An easy way to punch up the inflammation-fighting powers of your meals? Cover them in anti-inflammatory sauces. They're an easy way to add benefits to any and everything you eat—including a concentrated serving of herbs and vegetables—all while enriching the flavor profile of whatever it is you're noshing on.
Fortunately for those with easily bored palates, there are hundreds to thousands of anti-inflammatory ingredients on this earth. Some of the most flavorful happen to be not only the most beneficial but also the easiest to source from your own pantry shelves, too. Below, find five anti-inflammatory sauces that rely upon accessible (and tasty!) ingredients to work their healing magic.
5 anti-inflammatory sauces you can throw together to toss on everything you eat
This dressing from former White House chef Sam Kass is simple but powerful. It contains just five ingredients you're likely to have on hand: turmeric, garlic, olive oil, lemon juice, and mustard. While turmeric and garlic are sort of the obvious anti-inflammatory superstars of this sauce, the other three ingredients are no slouch in that department, either. Olive oil is rich in phenolic compounds that regulate inflammation, as is lemon juice. It also doesn't hurt that this multitasking dressing is incredibly flavorful and easy to toss together at a moment's notice.
Get the recipe: Anti-inflammatory salad dressing
Here are two ways to use this liquid gold salad dressing:
Zhug is also known as Yemenite green hot sauce. (It hails from Yemen, obvi). Essentially, every single one of its ingredients is anti-inflammatory. It's got the usual suspects—e.g. garlic, olive oil, lemon juice, and parsley—along with a few ingredients not otherwise seen on this list, including capsaicin-rich Serrano chiles, anti-inflammatory cardamom pods, and more. It's great over grilled proteins, on a sandwich as a spread, or in dip form for veggies.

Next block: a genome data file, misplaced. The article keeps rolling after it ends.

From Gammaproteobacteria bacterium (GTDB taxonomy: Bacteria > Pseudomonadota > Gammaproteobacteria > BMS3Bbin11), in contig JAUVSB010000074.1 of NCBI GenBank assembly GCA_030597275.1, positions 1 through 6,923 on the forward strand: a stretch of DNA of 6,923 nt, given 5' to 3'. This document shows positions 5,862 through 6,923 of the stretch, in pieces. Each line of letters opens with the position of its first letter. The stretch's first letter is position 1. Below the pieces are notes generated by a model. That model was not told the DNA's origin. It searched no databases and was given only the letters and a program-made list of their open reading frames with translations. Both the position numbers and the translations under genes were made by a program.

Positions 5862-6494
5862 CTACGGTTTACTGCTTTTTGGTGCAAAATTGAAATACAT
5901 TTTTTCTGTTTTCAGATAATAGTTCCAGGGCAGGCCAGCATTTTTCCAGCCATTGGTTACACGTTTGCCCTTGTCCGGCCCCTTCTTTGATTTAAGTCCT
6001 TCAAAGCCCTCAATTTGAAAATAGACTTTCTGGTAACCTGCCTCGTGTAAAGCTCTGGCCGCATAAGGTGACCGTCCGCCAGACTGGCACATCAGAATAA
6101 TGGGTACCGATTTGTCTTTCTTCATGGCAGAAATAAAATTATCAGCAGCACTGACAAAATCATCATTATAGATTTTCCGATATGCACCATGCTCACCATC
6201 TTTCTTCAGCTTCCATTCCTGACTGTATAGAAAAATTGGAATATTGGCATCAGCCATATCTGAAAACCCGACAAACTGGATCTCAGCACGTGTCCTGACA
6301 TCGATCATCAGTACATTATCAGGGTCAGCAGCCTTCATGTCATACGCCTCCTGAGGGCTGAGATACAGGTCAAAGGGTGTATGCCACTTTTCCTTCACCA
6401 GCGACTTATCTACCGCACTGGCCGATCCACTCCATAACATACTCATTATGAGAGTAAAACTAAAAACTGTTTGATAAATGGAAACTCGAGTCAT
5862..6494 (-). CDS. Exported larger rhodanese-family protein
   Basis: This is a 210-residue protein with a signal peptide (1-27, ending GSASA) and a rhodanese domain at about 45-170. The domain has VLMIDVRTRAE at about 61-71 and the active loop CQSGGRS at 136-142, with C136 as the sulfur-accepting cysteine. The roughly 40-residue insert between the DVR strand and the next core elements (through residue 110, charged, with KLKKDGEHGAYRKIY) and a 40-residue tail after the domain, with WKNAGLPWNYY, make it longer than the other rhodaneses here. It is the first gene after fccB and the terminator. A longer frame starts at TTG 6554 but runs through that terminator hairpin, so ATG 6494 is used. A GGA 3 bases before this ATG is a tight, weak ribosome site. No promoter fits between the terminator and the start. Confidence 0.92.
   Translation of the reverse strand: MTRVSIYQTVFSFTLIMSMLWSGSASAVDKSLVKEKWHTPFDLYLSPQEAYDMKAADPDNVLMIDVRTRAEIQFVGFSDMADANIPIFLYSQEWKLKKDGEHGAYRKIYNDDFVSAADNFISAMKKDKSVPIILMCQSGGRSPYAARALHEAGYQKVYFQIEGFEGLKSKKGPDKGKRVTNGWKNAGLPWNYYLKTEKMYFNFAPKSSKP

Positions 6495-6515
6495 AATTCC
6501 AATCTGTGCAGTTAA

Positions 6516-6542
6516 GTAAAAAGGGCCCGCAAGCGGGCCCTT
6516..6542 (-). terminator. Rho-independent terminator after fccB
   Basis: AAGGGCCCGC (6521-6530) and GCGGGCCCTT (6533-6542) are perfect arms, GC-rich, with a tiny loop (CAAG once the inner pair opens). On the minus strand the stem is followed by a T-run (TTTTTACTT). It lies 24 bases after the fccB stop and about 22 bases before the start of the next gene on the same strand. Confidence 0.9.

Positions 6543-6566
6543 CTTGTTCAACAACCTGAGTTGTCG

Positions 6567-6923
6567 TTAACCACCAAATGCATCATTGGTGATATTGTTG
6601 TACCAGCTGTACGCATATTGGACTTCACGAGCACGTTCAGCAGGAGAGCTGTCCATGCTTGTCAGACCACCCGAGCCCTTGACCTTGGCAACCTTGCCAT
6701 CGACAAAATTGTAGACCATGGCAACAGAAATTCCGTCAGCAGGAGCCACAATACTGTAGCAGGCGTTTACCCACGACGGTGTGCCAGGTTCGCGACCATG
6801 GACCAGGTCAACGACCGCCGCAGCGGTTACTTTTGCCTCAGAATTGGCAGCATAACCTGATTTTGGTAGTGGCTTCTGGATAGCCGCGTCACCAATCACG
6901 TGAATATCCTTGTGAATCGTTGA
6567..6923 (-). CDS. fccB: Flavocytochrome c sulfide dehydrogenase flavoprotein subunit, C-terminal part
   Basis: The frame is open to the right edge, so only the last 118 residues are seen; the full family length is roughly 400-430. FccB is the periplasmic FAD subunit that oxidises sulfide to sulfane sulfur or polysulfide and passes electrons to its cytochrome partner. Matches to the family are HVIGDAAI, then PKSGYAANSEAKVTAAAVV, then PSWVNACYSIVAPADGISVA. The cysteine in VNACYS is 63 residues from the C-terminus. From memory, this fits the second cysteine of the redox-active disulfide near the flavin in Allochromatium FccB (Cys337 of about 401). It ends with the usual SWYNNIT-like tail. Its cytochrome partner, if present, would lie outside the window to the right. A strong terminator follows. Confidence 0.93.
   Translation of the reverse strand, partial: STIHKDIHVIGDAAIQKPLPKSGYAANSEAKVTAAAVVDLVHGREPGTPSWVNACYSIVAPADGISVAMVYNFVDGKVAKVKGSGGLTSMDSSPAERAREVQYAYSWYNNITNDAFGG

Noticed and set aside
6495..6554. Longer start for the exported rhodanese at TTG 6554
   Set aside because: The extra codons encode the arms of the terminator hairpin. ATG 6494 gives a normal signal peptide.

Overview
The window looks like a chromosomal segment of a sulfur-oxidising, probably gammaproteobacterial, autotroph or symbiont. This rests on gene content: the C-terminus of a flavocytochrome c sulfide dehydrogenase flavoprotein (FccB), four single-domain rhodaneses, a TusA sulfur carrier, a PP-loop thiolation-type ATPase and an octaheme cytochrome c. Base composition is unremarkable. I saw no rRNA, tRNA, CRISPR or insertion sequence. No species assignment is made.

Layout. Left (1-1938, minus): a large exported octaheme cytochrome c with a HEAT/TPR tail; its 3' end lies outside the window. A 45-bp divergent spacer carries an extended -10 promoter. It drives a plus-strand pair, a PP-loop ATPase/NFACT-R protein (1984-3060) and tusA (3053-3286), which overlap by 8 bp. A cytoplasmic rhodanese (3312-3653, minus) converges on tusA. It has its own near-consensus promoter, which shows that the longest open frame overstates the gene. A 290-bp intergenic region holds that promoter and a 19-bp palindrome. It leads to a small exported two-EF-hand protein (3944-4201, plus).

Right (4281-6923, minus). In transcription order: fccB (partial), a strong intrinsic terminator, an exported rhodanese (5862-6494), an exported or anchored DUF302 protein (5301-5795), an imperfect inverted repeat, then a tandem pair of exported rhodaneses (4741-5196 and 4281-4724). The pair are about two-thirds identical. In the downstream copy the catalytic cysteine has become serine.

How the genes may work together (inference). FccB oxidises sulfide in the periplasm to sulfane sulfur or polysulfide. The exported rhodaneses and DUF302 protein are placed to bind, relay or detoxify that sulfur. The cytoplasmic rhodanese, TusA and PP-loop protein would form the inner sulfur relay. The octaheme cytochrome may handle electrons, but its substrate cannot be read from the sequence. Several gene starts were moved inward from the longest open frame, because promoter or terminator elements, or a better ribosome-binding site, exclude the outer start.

Get the recipe: Zhug
Classic pesto is made with fresh basil, pine nuts, and olive oil, which makes it healthy and healing AF. Basil has been shown to exert anti-inflammatory effects, while pine nuts are one of many antioxidant-rich, and therefore anti-inflammatory, tree nuts.
You don't have to stick to this mainstream pesto script, though. Instead, you can experiment with various leafy greens (e.g. spinach) in place of, or in addition to, basil, and try out any number of nuts in the sauce's pine nut role, too. Neither experiment will cause you to lose the healthful benefits of this sauce, and you can also add anti-inflammatory herbs (e.g. rosemary) into the mix to enhance the therapeutic benefits even more.
And pesto is versatile in its use, too. You can toss it onto pasta, of course, but it also pairs well with salads, eggs, pizzas, raw veggies, and more.
Get the recipe: Spinach pesto
Romesco sauce is the should-be-in-your-fridge-at-all-times Spanish condiment you may not have known your life was missing (but which will forever change it). It's made with antioxidant-rich bell peppers, garlic, olive oil, parsley, and more. It's perfect for drenching veggies, and can be used as a protein dressing, sandwich spread, or pasta sauce, too. The flavor is nutty, sweet, spicy, and sour—just like life.
Get the recipe: Romesco
This super simple sauce is a favorite of Richard Rea, executive chef at vegetarian restaurant The Butcher’s Daughter. It's comprised of just fermented garlic and honey, but those two basic ingredients pack a powerful anti-inflammatory punch. The former is basically garlic on steroids, in that fermentation has been shown to enhance the antioxidant powers of the plant. The latter, meanwhile, is also an antioxidant-rich, anti-inflammatory superstar. Rea likes to add this sauce to veggies for a sweetening effect.
Get the recipe: Fermented garlic honey
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